Interview with Prof. Axgrind
I am presenting to the readers of Secular Outpost my exclusive interview with Professor Hugo Axgrind, Professor of Revisionist History and Head of The Center for Medieval Exoneration at the University of St. Torquemada. I am interviewing Prof. Axgrind about his new book A New Edition of the Spanish Inquisition.
Parsons: Professor Axgrind, I understand that your stated purpose in writing your book was “To correct the accumulated calumnies directed against the Spanish Inquisition and the men who conducted it.” Am I correct in saying that your aim is nothing less than to change our entire image of the Holy Inquisition and, in particular, its notorious practice in Spain?
Axgrind: Yes, indeed. For centuries the assumption has been that the Spanish Inquisition was a brutal attempt to impose doctrinal conformity and submission to Catholic authority by ferreting out heresy using such means as the humiliation and imprisonment of accused heretics and coercion of confession by torture.
Parsons: So, torture was not used by the inquisitors to extract confessions?
Axgrind: Well, it depends on what you mean by “torture.” Some of my students seem to regard sitting through an hour-long class to be torture, heh, heh.
Parsons: But, really, weren’t the strappado and the rack more excruciating than being bored in class? Could not the inquisitors hold you indefinitely and torture you repeatedly?
Axgrind: My research indicates that descriptions of the strappado and the rack are figures of speech, hyperbolic language meant to intimidate but never actually used. In fact, the accused heretic was brought to Inquisition Headquarters, placed on a hard stool, and given a stern talking-to. He then was sent to “time out” which means he had to sit still in a comfortable chair until dinner time with only a cup of coffee to drink. He was then sent home with a note to his mother.
Parsons: Seriously?!? Where did all these stories about brutal torture come from?
Axgrind: Oh, you know how people exaggerate, especially when it involves anything medieval or Catholic.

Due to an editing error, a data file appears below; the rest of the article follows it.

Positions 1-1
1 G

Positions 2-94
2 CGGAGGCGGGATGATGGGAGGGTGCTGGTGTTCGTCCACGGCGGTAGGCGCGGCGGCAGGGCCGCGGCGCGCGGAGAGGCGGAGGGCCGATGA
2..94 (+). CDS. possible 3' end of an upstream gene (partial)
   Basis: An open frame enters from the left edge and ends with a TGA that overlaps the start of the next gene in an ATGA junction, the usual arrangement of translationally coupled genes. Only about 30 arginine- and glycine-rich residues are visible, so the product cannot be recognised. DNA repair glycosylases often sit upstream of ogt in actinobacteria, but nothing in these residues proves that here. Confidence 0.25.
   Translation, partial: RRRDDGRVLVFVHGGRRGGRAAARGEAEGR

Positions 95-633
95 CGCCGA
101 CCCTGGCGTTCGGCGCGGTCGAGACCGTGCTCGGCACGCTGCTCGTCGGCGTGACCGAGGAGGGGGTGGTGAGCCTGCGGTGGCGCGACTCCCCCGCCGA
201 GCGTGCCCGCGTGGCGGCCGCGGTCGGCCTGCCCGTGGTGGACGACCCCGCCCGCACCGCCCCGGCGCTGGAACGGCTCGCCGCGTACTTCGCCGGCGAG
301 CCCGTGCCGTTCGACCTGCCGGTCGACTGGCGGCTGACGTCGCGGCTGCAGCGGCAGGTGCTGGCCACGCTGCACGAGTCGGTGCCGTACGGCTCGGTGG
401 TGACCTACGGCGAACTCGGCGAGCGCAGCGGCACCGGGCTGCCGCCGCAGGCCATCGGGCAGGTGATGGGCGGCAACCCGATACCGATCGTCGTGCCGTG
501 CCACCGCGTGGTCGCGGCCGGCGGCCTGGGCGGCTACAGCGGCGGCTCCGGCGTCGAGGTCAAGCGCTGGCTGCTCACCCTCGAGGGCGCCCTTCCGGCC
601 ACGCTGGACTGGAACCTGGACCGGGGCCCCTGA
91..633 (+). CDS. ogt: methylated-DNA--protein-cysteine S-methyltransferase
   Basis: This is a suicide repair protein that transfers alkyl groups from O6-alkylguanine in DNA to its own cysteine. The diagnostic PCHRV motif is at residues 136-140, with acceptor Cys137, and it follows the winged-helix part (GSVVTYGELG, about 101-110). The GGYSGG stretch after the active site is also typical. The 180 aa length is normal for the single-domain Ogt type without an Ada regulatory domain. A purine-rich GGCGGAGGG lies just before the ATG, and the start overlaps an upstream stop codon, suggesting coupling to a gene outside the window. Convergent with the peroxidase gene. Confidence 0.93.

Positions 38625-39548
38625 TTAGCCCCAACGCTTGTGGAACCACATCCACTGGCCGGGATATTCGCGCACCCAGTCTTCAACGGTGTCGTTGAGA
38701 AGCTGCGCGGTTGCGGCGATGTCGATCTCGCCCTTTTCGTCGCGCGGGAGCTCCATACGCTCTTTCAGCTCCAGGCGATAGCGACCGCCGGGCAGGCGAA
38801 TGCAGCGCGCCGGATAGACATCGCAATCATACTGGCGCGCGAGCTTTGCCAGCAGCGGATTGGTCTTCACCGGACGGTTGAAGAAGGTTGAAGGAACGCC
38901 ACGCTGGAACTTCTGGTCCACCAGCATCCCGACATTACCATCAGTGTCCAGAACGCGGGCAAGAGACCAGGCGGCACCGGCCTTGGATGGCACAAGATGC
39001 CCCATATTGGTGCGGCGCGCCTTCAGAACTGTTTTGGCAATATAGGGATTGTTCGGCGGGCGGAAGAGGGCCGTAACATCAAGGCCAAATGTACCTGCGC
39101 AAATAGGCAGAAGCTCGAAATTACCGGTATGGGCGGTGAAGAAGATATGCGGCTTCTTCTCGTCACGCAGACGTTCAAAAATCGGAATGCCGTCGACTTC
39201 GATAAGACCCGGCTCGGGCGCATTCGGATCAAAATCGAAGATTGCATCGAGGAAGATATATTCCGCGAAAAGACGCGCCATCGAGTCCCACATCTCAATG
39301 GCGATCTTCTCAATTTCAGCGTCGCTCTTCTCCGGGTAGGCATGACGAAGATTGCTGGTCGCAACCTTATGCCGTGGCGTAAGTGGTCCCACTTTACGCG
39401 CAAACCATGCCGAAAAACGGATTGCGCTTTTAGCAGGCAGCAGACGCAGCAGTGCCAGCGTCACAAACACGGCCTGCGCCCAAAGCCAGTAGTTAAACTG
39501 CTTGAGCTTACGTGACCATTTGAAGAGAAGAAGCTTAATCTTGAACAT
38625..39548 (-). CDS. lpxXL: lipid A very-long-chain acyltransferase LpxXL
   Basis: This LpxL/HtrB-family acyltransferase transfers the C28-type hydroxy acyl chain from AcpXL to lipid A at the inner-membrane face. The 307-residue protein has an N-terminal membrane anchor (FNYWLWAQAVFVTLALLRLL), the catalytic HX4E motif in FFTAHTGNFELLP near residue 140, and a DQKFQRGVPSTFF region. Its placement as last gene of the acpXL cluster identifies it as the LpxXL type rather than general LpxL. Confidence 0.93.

Parsons: Excuse me, but there are transcripts, recorded by the inquisitors themselves, of victims of torture screaming and begging for mercy. How do you account for those?
Axgrind: Oh, those “transcripts” were pieces of creative fiction written by the inquisitors to pass the time. Actually, investigating heresy was really boring work, and the inquisitors were intelligent and educated people who resented being assigned to such tedious duty. Most of the people they interrogated had such a vague idea of the content of Catholic doctrine that they could not have been heretics had they tried. Can you imagine having to ask José the barber what he thought of the filioque clause of the creed? You got hours and hours of meaningless babble. Yawn. They wrote those “transcripts” for their own entertainment.
Parsons: So, the inquisitors were not cruel men at all?
Axgrind: Some were cruel. Cruel but fair. Actually, you have to remember that the Inquisition was really instituted to prevent the abuses of the secular authorities.
Parsons: How do you mean?
Axgrind: Well, in those days the secular authorities would grab you and nail your head to the floor for no reason at all. They found out that they could make big bucks by accusing people of heresy, forcing confessions by torture, and confiscating all their property. The Church nobly stepped in to curtail these abuses with a regular, orderly, and rule-bound procedure for investigating heresy.
Parsons: But did not the Inquisition hand over recalcitrant “heretics” to the secular authorities to be burned at the stake?
Axgrind: Well, yes, of course that did happen, but as Prof. Pferdscheiss shows in his masterful study, only a few thousand people were actually burned after passing through the hands of the Inquisition. Just a drop in the bucket, really.
Parsons: So, actually the Inquisition was not a brutally oppressive agency attempting to impose Orwellian thought control, but a liberal institution that served humane purposes and respected the rights of the accused?
Axgrind: Exactly! Really, the Founding Fathers of this country looked back to their predecessors of the Holy Inquisition for inspiration in drawing up the Constitution and the Bill of Rights.
Parsons: So, Prof. Axgrind, do you have any plans for future research that will change other facile assumptions?
Axgrind: Yes indeed! My next book will argue that the Crusades were a defensive war. Richard “The Lionheart” fought in the Third Crusade because Saladin was poised on the French shore with a merciless army of jihadists, just waiting to invade England. Richard had no choice but to act. Also, I am planning a future work that will show that the scientific revolution actually started at the Monastery of Cluny in the Tenth Century. Also, I am planning a book to be titled The Misunderstood Renaissance Popes.
Parsons: I would like to thank you Prof. Axgrind for allowing me to interview you and for your diligent work in correcting our misconceptions!